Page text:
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(Pocket-lint) - We first saw the Gocycle at the London Cycle Show and we've been living with one to see how the electric bike copes with the rigours of London commuting. Cycling has been gaining popularity for commuters in London as people look for an alternative to busy and expensive public transport. There is something special about the freedoms offered by cycling to work, not only is it good exercise, but you can set your own pace, have a little bit of your own space and you get to vary your route.

The downside, of course, is arriving in a sweaty heap, puffed-out because you caned it through 10 miles of suburbs before hitting the city proper. This is where electric bikes come in handy: they take some of the effort out of cycling. Arguably it doesn't constitute the same degree of exercise as a normal bike and there is quite a difference in the price you'll pay for a Gocycle over your average commuter hybrid bicycle. It's here where the trade-off lies, judging whether the expense is worth the practicalities offered.

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The Gocycle is attractive, crafted from a "magnesium moulded" monocoque design, with looks reminiscent of Chris Boardman's Lotus time trial bike. The Pitstop wheels too are formed from this moulding technique so they are lightweight and feature a unique three-level locking mechanism so they can literally be removed in seconds, without having to worry about releasing brakes or disengaging the chain.

The wheels are 20-inches and come wearing slick (as in smooth) Vredestein 20-1.75 tyres. Gocycle recommends a pressure of 30psi for the front and 50psi for the back, which gives a nice solid ride. These tyres are suited for roads, but without any grip they are less suitable off road, especially on loose surfaces when cornering.

The Gocycle combines two drive systems, a front hub-mounted 250W motor and a "Cleandrive" three-speed hub gearbox. Cleandrive is exactly as it sounds with everything contained within the frame arm connecting the back wheel. That means, according to Gocycle, that it is maintenance free, but more practically that you won't catch your suit trousers in the chain or get oil on your linen slacks.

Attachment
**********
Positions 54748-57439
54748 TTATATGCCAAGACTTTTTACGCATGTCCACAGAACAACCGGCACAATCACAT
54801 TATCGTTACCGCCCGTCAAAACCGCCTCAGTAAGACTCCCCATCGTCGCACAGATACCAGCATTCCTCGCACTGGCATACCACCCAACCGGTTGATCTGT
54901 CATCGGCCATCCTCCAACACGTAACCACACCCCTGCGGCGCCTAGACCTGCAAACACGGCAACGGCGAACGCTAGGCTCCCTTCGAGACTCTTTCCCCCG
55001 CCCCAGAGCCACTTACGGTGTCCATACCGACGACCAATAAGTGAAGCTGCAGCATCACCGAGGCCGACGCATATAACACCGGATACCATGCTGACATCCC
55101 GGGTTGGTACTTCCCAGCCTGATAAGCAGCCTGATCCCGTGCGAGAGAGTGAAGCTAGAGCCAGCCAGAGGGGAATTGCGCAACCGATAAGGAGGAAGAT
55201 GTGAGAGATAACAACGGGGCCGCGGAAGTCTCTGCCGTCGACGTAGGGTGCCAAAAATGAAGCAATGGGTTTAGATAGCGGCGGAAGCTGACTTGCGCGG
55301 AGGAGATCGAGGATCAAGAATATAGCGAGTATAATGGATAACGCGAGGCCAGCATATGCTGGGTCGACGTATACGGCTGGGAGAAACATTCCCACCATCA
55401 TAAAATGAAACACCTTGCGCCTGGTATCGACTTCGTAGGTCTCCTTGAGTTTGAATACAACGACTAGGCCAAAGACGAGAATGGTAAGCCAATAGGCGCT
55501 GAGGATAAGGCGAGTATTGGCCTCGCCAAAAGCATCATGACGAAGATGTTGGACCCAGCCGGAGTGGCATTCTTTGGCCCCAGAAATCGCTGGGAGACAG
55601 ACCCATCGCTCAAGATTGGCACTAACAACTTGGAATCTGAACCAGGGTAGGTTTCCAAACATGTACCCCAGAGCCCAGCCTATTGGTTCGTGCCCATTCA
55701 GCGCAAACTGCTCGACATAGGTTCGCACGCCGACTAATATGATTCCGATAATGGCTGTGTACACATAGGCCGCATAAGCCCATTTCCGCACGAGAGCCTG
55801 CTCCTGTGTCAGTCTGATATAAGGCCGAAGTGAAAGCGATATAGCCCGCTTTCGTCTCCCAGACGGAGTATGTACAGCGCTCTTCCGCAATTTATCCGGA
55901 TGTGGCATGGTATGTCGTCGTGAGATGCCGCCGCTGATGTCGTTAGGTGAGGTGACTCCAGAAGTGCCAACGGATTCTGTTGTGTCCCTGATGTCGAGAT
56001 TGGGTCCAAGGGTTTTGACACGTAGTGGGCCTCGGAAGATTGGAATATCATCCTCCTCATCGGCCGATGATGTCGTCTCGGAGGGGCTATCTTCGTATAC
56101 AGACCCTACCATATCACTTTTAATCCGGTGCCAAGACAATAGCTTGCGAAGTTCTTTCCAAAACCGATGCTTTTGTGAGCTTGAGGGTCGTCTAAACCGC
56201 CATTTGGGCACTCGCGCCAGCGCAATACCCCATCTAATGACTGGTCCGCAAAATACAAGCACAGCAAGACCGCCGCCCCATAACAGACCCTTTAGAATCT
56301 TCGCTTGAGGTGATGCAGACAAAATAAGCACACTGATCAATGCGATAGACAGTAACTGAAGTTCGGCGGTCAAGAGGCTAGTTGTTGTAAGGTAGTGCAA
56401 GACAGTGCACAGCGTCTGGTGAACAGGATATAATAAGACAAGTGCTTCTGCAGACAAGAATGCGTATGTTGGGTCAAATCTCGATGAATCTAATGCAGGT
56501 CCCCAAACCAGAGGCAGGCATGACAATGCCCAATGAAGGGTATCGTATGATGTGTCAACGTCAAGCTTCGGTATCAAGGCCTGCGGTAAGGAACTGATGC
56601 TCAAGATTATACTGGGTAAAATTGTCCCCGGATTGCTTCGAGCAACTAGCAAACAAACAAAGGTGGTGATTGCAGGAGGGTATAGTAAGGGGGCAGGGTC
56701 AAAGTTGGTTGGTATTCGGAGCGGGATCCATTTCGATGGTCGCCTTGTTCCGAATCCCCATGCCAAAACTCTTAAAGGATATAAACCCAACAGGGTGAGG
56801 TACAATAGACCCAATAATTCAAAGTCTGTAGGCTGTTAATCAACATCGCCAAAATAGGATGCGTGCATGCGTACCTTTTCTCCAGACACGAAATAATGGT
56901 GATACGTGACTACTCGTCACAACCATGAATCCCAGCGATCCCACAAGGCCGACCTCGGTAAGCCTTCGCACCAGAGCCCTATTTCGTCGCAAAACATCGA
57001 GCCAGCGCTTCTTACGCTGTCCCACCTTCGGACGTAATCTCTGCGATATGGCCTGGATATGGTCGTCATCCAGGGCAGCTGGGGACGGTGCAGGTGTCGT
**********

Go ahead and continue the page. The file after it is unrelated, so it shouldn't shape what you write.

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The ergonomic saddle sits atop a two-piece telescopic seat post, offering easy adjustment or stowage. The saddle is comfortable enough, although it sits on standard rail clamps so could easily be replaced if you wanted. We like the quick release on the saddle for adjustment, but it does mean that you'll have to secure or remove the saddle when you leave your bike, as it's very easy to steal. The locking mechanism works by compressing the rubber ring inside, and whilst we didn't find it slipping down, there was some movement when twisting in the saddle, for example when turning to look behind before moving off from the kerb.

On to the riding itself, the three-speed gearbox means you have the gears to pedal away easily, with your top gear giving you flat speeds of around 20mph if you pedal hard. This is a reasonable range, but won't match that of something like the Ultra Motors A2B Metro, with a seven-speed rear mech.

The motor will only work when the bike is moving, so you have to start pedalling before the motor will spin up and take the strain off your legs. The power is applied using the red button on the left-hand side of the handlebars and it is a simple press for power system. Once you are moving you can press the button and the motor will take over, so you can stop pedalling.

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For the fastest acceleration, using the motor and skipping up through the gears is the best approach, but on average we found it slower to accelerate than we typically would on a road bike. That said, it's much less effort building-up speed as the motor can do all the hard work. You can then pedal to keep moving and on the flat, inertia being what it is, we found ourselves a lot of the time not using the motor any more.

For those that are put off cycling by those slight inclines or the effect of the wind after a hard day in the office, the Gocycle is an appealing choice. It will take up the slack when you can't really be bothered.